Yesterday Commvault, a data protection / data management company, publicly announced that they have acquired software-defined-storage startup Hedvig for $225M.
This is a great exit for Hedvig, its founder Avinash Lakshman (the man behind Cassandra, and co-inventor of DynamoDB), and the company investors. Hedvig was funded up to $52M in three funding rounds, to give some financial context with the acquisition price.
Commvault’s CEO Sanjay Mirchandani also announced the news on Commvault’s website:
Beyond the understandable excitement of both CEO’s, what is this acquisition about? What is Hedvig’s core business, and what does the acquisition means for Commvault?
Hedvig – A Software-Defined-Storage Startup
If you haven’t heard about Hedvig before, they have built a software-defined storage platform (“Universal Data Plane”) which provides block, file and object storage support across private and public clouds, and massively scales up to thousands of nodes.
The solution is hardware agnostic and supports bare metal deployments, containers and hypervisors. As it can be expected of these solutions, Hedvig has its own set of APIs.
Hedvig states their solution offers advanced data services to their customers such as thin provisioning, a proprietary encryption technology for encryption (in-use, in-flight and at-rest), client and server-side flash/SSD caching, zero-impact volume snapshots & clones, deduplication & compression as well as storage virtualization.
The solution was built with extensibility in mind and supports multi-site replication, public cloud integration, active-active stretched clusters, and has a set of interesting policies to handle failure domains.
It has been a while since TECHunplugged had a refresh about Hedvig’s product, but Max had written about them on a couple occasions, bearing in mind the content is from 2016 and has likely evolved [Link 1] [Link2].
What does it means for Commvault and Hedvig?
It is unclear yet what is Commvault’s strategy with the Hedvig acquisition, but we can speculate about the direction. We believe that the briefing was intentionally vague to build up momentum ahead of Commvault GO (taking place 14-16 Oct-19 in Denver), where Commvault and Sanjay will tell us more about the plans.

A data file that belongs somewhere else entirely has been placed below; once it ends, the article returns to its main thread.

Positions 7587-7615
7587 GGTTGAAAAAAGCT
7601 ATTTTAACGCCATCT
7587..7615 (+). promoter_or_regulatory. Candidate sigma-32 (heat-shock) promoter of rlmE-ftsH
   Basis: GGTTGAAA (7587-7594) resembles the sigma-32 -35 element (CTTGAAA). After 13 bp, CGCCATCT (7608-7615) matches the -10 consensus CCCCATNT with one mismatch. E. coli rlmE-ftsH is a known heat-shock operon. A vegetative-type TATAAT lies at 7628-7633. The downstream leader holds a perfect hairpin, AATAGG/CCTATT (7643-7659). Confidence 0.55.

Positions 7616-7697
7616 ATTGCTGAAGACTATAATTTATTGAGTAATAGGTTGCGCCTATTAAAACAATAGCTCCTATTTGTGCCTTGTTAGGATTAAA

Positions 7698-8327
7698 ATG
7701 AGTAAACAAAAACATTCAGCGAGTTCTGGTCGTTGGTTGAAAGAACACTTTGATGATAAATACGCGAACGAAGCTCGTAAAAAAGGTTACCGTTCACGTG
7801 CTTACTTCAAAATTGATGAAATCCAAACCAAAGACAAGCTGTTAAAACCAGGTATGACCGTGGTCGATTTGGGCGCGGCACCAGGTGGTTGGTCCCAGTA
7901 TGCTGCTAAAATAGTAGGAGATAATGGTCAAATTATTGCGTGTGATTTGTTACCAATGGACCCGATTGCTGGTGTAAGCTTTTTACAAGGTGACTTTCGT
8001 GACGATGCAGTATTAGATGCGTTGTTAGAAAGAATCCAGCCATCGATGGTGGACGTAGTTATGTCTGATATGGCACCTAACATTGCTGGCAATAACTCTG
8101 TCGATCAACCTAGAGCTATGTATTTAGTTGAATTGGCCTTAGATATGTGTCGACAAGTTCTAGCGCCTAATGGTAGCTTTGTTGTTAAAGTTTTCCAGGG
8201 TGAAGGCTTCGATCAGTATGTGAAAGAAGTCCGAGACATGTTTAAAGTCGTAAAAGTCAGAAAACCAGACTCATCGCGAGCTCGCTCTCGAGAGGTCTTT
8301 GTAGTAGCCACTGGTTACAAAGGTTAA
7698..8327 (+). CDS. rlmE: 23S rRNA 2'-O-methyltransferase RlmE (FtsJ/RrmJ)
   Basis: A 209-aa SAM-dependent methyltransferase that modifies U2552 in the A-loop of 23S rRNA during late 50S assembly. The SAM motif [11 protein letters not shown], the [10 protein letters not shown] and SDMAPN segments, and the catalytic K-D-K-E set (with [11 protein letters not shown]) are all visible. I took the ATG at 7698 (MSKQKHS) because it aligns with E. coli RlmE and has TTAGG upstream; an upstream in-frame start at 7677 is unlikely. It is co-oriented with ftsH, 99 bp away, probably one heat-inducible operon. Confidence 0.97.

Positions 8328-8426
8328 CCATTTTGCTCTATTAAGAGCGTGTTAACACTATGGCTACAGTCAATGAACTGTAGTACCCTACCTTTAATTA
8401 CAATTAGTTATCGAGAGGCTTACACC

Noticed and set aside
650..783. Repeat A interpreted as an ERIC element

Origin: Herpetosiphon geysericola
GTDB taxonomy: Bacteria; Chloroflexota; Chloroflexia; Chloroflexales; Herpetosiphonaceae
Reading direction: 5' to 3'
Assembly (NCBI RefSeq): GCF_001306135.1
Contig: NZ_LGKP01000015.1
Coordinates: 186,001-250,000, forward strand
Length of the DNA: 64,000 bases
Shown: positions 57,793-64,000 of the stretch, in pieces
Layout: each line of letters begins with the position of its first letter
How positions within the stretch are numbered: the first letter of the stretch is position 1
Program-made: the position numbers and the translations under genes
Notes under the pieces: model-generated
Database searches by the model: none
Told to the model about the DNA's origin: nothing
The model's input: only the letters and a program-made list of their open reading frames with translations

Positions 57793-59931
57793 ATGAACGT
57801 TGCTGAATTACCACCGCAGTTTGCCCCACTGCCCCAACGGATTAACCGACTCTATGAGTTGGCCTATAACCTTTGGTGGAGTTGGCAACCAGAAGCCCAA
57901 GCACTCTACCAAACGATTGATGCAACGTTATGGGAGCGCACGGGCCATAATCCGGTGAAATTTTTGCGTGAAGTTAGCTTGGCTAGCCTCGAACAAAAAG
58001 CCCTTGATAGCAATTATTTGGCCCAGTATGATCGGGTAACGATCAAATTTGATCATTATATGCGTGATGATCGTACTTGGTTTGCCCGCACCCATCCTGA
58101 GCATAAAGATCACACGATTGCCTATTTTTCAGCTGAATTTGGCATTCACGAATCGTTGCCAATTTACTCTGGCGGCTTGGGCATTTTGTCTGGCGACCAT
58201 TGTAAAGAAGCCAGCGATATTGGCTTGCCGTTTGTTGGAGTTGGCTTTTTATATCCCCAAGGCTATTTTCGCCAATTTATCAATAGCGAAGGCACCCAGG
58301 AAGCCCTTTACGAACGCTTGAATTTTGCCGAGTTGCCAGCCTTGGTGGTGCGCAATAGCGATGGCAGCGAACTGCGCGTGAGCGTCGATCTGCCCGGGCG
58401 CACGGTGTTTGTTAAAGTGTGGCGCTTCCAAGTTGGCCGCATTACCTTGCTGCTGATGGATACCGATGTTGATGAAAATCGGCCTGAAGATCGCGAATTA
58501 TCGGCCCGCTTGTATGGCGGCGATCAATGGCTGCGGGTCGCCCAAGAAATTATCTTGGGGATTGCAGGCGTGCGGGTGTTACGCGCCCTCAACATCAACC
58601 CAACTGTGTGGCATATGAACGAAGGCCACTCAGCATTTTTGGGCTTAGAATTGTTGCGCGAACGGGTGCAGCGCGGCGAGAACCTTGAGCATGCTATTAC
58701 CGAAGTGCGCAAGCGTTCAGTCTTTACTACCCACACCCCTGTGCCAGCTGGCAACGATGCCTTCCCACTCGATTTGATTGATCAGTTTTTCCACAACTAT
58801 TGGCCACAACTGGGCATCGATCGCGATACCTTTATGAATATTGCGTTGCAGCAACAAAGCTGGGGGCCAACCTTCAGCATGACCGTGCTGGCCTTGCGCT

Undoubtedly, the first aspect is the acquisition of a solid technological platform for storage which should help Commvault expand beyond backup use cases.
Commvault already have a product called HyperScale, but Commvault’s CEO Sanjay Mirchandani clearly stated in a Bloomberg interview that they are looking at actively rebuilding their competitivity by adopting newer technology and baking it into their products.
The challenges that customers face is data being scattered across tiers, being managed across silos, and ultimately a lack of end-to-end visibility of the data, with all the inefficiencies this implies. Commvault wants to bring this to an end, but will have to count with its competitors.
Keeping Up With Data Management Heavyweights
With a 27% share value drop to date, Commvault needs to catch up with the competition, particularly with companies such as Cohesity and Rubrik that are establishing themselves as leaders in the data management market.
It’s clear that the acquisition is not intended for cosmetic reasons. It is deemed that the Hedvig purchase will help Commvault overcome the potential HyperScale storage platform limitations.
Hedvig has been around since 2013 and already has a technologically mature platform. Commvault is facing increasing market pressure and has limited time and resources to throw into developing or improving the HyperScale platform.
It is a much more effective strategy to purchase an SDS startup such as Hedvig, get all the people onboard, and start building all of the necessary integrations with Commvault’s data protection solutions & package this into an appliance, in the style of Cohesity & the likes.
Beyond Data Management?
Commvault has historically been known as a data protection company. I haven’t been following too closely Commvault’s data management story, but for sure once the boundaries move from a smaller data protection scope to a larger data management scope, storage capabilities become critical.
Hedvig have proven they have a technically valid & scalable solution that integrates with public clouds, supports multi-site replication topologies, and have a very decent amount of advanced data services including encryption & data reduction. These are all key technologies for a data management platform.
It remains to be seen what the direction is, since Hedvig is a storage company at heart. Does this means that Commvault may encroach the territory of some of its partners, by proposing a platform that encompasses primary and secondary data?
Will it be an unified platform with transparent data movements between the primary and secondary tiers? One could fantasize about what’s next. The critical point is understanding Commvault’s strategy and their ability to execute fast.
While it’s too early to make any sort of assumptions about the final outlook, it’s good to see Commvault’s will to fight back and make efforts into building a modern data management offering.
In a lucrative but increasingly crowded market, claiming to be a data management company isn’t enough. Jaded customers have seen backup companies transform into data protection companies, and now again into data management companies.
This acquisition gives Commvault a unique opportunity to reorient its strategy, to demonstrate it is committed to innovation and to back claims with actions. Everybody loves successful and innovative companies, and that’s what we wish to Commvault.
Commvault GO will be the time and place where the industry will know if it’s make or break for Commvault’s ambitions in the data management market.